Silliness is often just what we need when the whole “adult” thing becomes overwhelming, right?
Simply stand with your feet wide apart, turn your toes out slightly, and extend your arms up overhead in a V-shape, spreading your fingers wide (think “jazz hands”).
From star pose, you can bend your knees and bring your hands to your heart to come right into goddess pose.
Keep your hips higher than (or at least no lower than level with) your knees, making sure your knees are pointing in the same direction as your toes.
Admittedly, the main source of joy that comes from this quad-challenging super-squat is often the joy you feel coming out of it. But you may find that holding it for a while (I like to set a timer for a minute or two) proves to be a fun and empowering practice for getting out of your head and into your body—or you could just flow right into the next pose.
Skandasana (Side Lunge) Variation
This upright variation of side lunge is sometimes referred to as “ice skater pose,” and it just might inspire you to head out for an afternoon of skating and hot cocoa. What could be more festive than that?
To move from goddess pose into a simple version of skandasana, straighten your left leg and sweep your arms over to the right, keeping your right leg where it is. Then bend your left knee and straighten your right leg, sweeping your arms off to the left. Continue flowing from side to side as you breathe naturally. Make sure that your bent knee stays pointing in the direction of your second and third toes (so that it’s not dropping in).
After moving back and forth several times, you can repeat the flow (star pose to goddess to skandasana variation) a couple more times.
Or, if you’re practicing skandasana as part of your asana practice, you may wish to move into a deeper variation of the pose, bringing your fingertips to the floor for balance as you widen your stance, and bringing your pelvis lower to the ground if that’s comfortable for your knees. Choose to either keep the sole of your bent-leg foot on the floor, or lift your heel and come up onto the ball of your foot. Let the sole of your straight-leg foot lift away from the floor with toes pointing up toward the ceiling.
Avoid hyperextending your straight-leg knee. Dig your straight-leg heel into the floor and resist back (engaging your hamstrings) for stability. Keep your bent-leg knee pointing in the same direction as your toes.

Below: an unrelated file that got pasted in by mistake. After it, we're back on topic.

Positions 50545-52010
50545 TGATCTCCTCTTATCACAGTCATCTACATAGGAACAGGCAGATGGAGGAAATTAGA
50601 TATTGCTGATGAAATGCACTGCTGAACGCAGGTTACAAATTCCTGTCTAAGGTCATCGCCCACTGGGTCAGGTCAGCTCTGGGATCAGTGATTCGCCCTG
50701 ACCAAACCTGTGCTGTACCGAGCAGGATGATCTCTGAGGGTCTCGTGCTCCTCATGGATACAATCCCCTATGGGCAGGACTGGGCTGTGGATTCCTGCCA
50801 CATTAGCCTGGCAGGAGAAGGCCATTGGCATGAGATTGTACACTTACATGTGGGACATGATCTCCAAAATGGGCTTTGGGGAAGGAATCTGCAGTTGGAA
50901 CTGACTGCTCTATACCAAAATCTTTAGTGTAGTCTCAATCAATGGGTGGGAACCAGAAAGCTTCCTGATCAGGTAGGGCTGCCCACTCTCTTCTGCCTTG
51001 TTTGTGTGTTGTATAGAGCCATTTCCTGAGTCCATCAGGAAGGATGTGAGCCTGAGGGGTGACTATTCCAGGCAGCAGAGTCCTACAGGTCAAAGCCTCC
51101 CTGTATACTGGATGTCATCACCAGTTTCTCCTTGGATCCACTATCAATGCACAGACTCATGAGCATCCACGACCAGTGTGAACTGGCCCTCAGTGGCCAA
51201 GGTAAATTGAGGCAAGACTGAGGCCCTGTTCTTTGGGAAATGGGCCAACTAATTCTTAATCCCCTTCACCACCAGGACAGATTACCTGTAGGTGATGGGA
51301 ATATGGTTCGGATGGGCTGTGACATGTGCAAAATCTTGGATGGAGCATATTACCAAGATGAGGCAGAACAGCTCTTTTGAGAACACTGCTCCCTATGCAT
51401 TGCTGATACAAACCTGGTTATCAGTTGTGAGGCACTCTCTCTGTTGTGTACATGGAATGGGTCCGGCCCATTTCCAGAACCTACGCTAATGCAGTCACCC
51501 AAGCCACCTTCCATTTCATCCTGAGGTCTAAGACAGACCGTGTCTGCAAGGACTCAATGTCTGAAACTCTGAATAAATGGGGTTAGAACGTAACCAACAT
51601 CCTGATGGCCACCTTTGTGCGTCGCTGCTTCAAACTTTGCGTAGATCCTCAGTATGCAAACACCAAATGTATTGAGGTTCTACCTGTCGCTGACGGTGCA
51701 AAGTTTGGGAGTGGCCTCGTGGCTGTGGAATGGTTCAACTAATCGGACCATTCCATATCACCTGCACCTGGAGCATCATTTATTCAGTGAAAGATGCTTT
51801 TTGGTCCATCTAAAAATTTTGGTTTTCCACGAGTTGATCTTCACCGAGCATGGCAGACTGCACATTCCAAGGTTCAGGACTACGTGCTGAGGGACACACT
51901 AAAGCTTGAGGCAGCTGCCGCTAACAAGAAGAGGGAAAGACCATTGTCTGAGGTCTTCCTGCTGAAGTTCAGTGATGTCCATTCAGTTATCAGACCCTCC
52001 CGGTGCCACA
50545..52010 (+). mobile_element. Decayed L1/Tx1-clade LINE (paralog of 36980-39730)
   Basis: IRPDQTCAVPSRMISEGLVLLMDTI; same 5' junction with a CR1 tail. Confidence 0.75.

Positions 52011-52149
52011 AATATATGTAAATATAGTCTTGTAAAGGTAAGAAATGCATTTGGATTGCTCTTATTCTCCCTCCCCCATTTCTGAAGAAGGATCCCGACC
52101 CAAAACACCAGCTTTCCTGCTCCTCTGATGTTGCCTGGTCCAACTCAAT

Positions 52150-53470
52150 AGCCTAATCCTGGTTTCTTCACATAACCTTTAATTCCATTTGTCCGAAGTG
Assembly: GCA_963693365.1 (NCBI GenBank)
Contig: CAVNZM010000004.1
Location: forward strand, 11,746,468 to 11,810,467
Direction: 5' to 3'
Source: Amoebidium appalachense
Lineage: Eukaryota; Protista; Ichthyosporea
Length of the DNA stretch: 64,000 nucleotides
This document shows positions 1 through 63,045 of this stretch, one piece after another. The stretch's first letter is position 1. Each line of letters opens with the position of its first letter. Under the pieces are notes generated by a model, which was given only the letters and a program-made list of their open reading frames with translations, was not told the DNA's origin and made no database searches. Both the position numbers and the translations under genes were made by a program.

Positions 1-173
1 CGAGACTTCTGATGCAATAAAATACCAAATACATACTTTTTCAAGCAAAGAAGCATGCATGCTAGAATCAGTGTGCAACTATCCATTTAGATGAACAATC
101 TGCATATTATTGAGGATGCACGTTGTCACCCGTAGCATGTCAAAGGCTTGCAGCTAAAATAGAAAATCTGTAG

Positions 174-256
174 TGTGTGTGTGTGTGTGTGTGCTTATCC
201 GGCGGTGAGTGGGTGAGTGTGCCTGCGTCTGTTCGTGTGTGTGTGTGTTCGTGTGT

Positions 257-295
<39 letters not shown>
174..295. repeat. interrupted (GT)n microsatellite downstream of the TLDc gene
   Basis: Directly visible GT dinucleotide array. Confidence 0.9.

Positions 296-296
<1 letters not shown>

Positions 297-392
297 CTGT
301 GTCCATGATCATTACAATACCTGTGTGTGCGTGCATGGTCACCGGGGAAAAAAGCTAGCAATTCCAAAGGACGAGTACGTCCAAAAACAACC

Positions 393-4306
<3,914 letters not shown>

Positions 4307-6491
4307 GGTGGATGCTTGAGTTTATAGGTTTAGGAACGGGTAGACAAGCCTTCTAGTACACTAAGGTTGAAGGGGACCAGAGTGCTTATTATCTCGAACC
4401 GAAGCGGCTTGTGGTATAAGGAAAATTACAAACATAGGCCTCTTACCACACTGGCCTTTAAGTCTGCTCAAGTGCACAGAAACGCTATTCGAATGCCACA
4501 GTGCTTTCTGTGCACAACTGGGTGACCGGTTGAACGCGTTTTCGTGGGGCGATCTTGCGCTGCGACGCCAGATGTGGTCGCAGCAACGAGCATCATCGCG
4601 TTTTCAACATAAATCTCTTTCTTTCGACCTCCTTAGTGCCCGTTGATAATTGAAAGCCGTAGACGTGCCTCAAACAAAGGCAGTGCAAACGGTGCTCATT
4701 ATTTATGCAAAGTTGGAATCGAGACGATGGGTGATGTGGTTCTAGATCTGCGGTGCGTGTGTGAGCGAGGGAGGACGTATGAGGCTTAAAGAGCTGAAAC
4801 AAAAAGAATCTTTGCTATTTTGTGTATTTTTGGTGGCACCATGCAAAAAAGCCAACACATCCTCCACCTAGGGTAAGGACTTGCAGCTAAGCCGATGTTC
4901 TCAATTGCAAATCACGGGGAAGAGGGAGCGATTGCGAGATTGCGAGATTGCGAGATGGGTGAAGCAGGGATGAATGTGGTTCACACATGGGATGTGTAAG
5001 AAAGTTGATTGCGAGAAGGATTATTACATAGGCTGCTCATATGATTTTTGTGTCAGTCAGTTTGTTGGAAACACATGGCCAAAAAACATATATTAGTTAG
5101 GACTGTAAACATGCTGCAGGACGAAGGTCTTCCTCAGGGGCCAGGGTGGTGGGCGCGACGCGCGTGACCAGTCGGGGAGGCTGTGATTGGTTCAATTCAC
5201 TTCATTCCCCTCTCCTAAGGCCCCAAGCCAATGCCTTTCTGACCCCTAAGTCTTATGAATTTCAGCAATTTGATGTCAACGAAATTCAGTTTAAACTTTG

As you shift from side to side in this lower position, you can walk your fingertips along the floor; or challenge your balance by lifting your hands up off the floor, bringing your torso more upright. Arm variations here include resting your hands at your heart in prayer position, reaching them out to the side as if shooting a bow, or any other creative variation you’d like.
Backbends are sometimes described as embodiments of joy. I find this is especially true for hand-to-heart variations—both because this hand position encourages me to broaden and lift my chest (helping me to guide my backbends more into my thoracic spine, i.e., the upper and middle back, which feels a lot more comfortable and joyful than collapsing in my lower back), and because there’s just something especially lovely and (literally) heartfelt about the gesture. A simple, physical reminder to be kind and loving toward myself.
If you feel stable, you can try bringing a hand to your heart in poses such as natarajasana (dancer pose), ustrasana (camel pose), urdhva dhanurasana (upward facing bow or “wheel” pose), and camatkarasana (wild thing, or “flip dog”).
For example, to practice this variation in wild thing, after you've moved into the pose, bring your free hand to rest over your heart, encouraging an expansion and lift through your chest.
So, even if you're not going to be making snow angels this year, you can still fill your heart with a little holiday joy right on your yoga mat. (But if there's snow, I say go for it!)
Kat Heagberg is the editor of Yoga International and has been teaching yoga since 2005. She loves to write about ways to make challenging poses more accessible, the power of language in yoga culture, and to offer encouragement and advice to new yoga teachers. Though she initially trained in alignment-based styles of yoga (which continue to inform her practice and teaching), Kat likes teaching vinyasa flow best of all. Read her work and take her classes here on Yoga International!